.food

•Soaring prices, and festering conflicts worsen Nigeria’s food security

•Food inflation up 133.5% in 10 years

•It’s a global phenomenon —Agric Minister

By Yinka Kolawole

Damning statistics

Over the last 10 years, food inflation in Nigeria has risen by 133.5 per cent, moving from 9.9 percent in August 2012 to 23.12 per cent in August 2022.

The National Bureau of Statistics (NBS) reported that the composite food index on a year-on-year basis rose to 23.12 percent in August 2022, representing a 1.1 percentage point increase compared to 22.02 percent recorded in the previous month of July.

The Statistician-General of the Federation and Chief Executive Officer, NBS,  Prince Semiu Adeniran, said the rise in food inflation was caused by increases in prices of bread and cereals, food products, potatoes, yams, and other tubers, fish, meat, oil, and fat.

He noted that on a month-on-month basis, the food inflation rate stood at 1.98 per cent, 0.07 percent lower than the 2.04 percent recorded in the previous month.

“The all items less farm produce or core inflation, which excludes the prices of volatile agricultural produce stood at 17.20 per cent in August 2022 on a year-on-year basis; up by 0.94 per cent when compared to 16.26 per cent recorded in July 2022.

“This decline is attributed to reduction in prices of some food items like tubers, garri, local rice and vegetables,” he stated.

The food inflation rate in August 2022 is 2.82 percent higher compared to the rate recorded in August 2021 (20.3 percent).

However, the average annual rate of food inflation for the 12-month period ending August 2022 over the previous 12-month average was 19.02 per cent, which was a 1.48 per cent decline from the average annual rate of change recorded in August 2021 (20.50 per cent).

In a country with a minimum wage of N30,00 monthly, and a steady rising cost of food items, coupled with an unemployment rate of about 40 percent, many Nigerians have been pushed to the brink of poverty.

The Global Hunger Index (GHI), in 2021, ranked Nigeria 103rd out of 116 countries, with a ranking score of 28.3 noting that the level of hunger in the country was serious.

GHI is a tool designed to comprehensively measure and track hunger at the global, regional, and national levels, and call attention to the areas of the world in greatest need of additional resources to eliminate hunger.

The Index rates score of 9.9 or less as low, 10.0 to 19.9 moderate, 20.0 to 34.9 serious, 35.0 to 49.9 alarming, while 50.0 and above is rated extremely alarming

GHI warned that unless urgent steps were taken, serious hunger could result in child stunting, child wasting and child mortality.

However, the 2021 score was an improvement compared to 2000, when GHI scored Nigeria 39.5, 32.5 in 2006, and 30.4 in 2012

Recall that the World Bank said that the rising prices of food items between June 2020 and June 2021 could push another 6 million Nigerians into poverty. The bank also noted that Nigeria’s economic growth was being hindered by food inflation.

The bank stated: “In 2020 and 2021, Nigeria witnessed its highest surge in food-price inflation in almost two decades. This inflationary pressure stems from both supply and demand factors, many of which are directly linked to the COVID-19 crisis.

“On the supply side, food production and market access may have been affected by the pandemic and by lockdown measures, compounding the effects of restrictive trade policies, including the closure of Nigeria’s land border in August 2019.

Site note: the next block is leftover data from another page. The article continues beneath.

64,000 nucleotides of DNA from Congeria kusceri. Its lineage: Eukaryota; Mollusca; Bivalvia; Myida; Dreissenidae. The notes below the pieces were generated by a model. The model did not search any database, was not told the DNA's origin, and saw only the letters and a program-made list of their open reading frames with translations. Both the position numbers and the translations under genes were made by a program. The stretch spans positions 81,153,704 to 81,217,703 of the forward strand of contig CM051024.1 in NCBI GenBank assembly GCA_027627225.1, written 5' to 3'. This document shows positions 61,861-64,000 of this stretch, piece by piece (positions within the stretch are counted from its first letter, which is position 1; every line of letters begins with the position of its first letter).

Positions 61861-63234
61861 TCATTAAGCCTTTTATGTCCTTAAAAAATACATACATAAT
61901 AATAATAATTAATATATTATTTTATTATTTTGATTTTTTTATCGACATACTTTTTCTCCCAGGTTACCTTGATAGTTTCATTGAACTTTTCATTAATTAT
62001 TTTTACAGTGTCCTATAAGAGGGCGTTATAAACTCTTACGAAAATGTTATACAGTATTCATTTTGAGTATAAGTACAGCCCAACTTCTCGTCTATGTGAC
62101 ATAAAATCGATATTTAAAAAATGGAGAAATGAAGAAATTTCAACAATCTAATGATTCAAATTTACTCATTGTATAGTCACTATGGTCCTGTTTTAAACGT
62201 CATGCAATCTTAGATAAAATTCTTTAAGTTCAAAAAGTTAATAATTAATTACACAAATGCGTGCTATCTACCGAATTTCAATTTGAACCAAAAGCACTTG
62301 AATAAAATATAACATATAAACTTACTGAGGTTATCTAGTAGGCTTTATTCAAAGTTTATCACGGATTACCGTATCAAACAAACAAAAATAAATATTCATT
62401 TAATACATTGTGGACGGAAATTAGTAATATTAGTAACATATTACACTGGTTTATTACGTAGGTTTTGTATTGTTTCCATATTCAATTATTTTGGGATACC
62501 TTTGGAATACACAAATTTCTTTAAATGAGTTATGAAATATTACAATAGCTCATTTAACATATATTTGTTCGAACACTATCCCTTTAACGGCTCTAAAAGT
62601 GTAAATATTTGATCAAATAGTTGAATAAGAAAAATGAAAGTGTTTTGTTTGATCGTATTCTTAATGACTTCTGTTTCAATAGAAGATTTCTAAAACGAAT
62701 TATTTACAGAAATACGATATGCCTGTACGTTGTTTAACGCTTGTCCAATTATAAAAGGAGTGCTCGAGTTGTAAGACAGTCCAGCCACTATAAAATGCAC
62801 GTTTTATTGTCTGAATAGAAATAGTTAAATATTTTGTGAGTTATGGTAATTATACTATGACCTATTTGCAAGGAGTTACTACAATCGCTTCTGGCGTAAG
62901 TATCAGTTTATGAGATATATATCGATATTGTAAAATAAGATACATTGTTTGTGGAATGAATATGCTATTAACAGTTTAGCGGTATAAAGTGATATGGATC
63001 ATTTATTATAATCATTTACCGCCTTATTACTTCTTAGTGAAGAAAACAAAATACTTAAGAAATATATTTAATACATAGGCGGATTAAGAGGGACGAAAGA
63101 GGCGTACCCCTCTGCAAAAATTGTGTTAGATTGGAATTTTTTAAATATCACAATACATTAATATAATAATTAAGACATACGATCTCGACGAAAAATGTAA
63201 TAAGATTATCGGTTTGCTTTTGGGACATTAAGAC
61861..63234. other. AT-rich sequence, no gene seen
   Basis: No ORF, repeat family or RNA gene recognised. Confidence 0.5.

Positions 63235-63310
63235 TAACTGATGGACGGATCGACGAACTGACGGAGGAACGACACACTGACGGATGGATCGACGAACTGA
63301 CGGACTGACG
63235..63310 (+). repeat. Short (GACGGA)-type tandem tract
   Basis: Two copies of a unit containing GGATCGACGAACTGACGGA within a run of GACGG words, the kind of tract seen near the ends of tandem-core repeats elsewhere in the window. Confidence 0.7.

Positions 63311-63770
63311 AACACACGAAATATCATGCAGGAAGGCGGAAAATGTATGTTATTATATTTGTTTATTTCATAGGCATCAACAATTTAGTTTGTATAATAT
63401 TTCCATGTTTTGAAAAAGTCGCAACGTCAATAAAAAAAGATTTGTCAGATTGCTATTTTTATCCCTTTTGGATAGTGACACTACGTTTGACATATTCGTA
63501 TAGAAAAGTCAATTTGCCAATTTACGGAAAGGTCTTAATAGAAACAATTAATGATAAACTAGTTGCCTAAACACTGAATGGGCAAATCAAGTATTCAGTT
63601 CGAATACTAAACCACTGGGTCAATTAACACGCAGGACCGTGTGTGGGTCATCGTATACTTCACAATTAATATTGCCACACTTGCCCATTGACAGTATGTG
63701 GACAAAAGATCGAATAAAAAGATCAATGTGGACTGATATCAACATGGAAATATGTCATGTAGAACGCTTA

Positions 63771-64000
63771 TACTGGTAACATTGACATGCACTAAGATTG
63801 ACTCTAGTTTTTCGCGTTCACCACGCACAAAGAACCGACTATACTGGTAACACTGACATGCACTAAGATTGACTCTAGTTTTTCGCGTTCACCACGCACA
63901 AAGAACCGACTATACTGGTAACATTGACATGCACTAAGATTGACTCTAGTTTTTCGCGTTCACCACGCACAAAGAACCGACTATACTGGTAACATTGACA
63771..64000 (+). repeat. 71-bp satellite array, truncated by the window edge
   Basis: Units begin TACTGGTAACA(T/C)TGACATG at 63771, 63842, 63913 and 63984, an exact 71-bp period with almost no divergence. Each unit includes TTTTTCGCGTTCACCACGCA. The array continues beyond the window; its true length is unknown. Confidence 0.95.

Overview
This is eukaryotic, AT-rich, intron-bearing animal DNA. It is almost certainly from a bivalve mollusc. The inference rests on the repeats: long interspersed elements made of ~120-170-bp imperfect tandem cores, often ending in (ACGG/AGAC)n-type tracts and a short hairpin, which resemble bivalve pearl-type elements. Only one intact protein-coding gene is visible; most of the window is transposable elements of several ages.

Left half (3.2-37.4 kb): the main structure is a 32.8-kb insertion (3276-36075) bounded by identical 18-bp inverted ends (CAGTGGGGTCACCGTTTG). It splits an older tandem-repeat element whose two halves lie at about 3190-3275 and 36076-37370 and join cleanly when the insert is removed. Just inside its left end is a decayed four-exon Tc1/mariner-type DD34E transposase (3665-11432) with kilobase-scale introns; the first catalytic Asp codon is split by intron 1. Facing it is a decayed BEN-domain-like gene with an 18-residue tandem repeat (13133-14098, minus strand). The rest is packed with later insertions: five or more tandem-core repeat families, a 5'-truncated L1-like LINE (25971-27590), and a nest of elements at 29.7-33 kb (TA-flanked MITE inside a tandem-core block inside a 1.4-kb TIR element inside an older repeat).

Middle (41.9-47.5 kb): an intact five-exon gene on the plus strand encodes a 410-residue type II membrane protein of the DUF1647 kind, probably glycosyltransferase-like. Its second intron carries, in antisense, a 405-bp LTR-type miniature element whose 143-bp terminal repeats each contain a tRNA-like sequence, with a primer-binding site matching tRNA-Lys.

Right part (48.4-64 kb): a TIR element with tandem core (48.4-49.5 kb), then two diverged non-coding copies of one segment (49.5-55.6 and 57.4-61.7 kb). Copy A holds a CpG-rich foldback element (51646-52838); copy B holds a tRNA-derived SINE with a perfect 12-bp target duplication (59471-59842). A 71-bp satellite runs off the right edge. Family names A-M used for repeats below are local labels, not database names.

“On the demand side, firms and households expect prices to rise during economic shocks and thus incorporate these expectations into their investment and consumption decisions.”

Not peculiar to Nigeria – Agric Minister

Speaking at a forum, the Minister of Agriculture and Rural Development, Mahmood Abubakar, said the increase in food prices is not peculiar to Nigeria, noting that it is caused by many factors including the COVID-19 pandemic, insecurity and the Russia-Ukraine war.

He however assured that the government was ‘working hard’ to address the rising prices of food items.

“When COVID came, it affected a lot of things including food production and the after effect of that is what we are still facing and that will lag for some time before it is stabilised.

“The whole world is currently reeling out of COVID and now battling the consequences of the war in Ukraine and Russia but things will stabilize and the ministry of agriculture is doing everything possible in terms of addressing the problem; we are not relenting, so that the prices will come down faster,” he stated.

Insecurity major factor — CPPE

In his reaction, the Chief Executive Officer, Centre for the Promotion of Private Enterprise (CPPE), Dr. Muda Yusuf, said that the problem of insecurity which is affecting agricultural production is one of the key drivers of inflation.

His words: “The worsening insecurity in Nigeria is a major problem for investors in the economy. Many Industrialists especially those who are in the agro-allied sector are grappling with challenges getting raw materials from the crop producing areas of our country. This has continued to negatively impact capacity utilization, turnover, and cost of production.

“Agricultural sector for instance contributed 24% to the GDP but grew by 1.2% in the second quarter of this year (Q2 2022).

“One of the major drawbacks to the sector is the state of insecurity in most farming locations across the country. An improvement in the security situation would surely boost performance of the sector. This would impact job creation and food security in the country.

“Better adoption of technology would also add significant value to agriculture. There is a need to improve the efficiency in the entire agricultural value chain – production, processing, transportation, preservation, packaging, marketing etc.”

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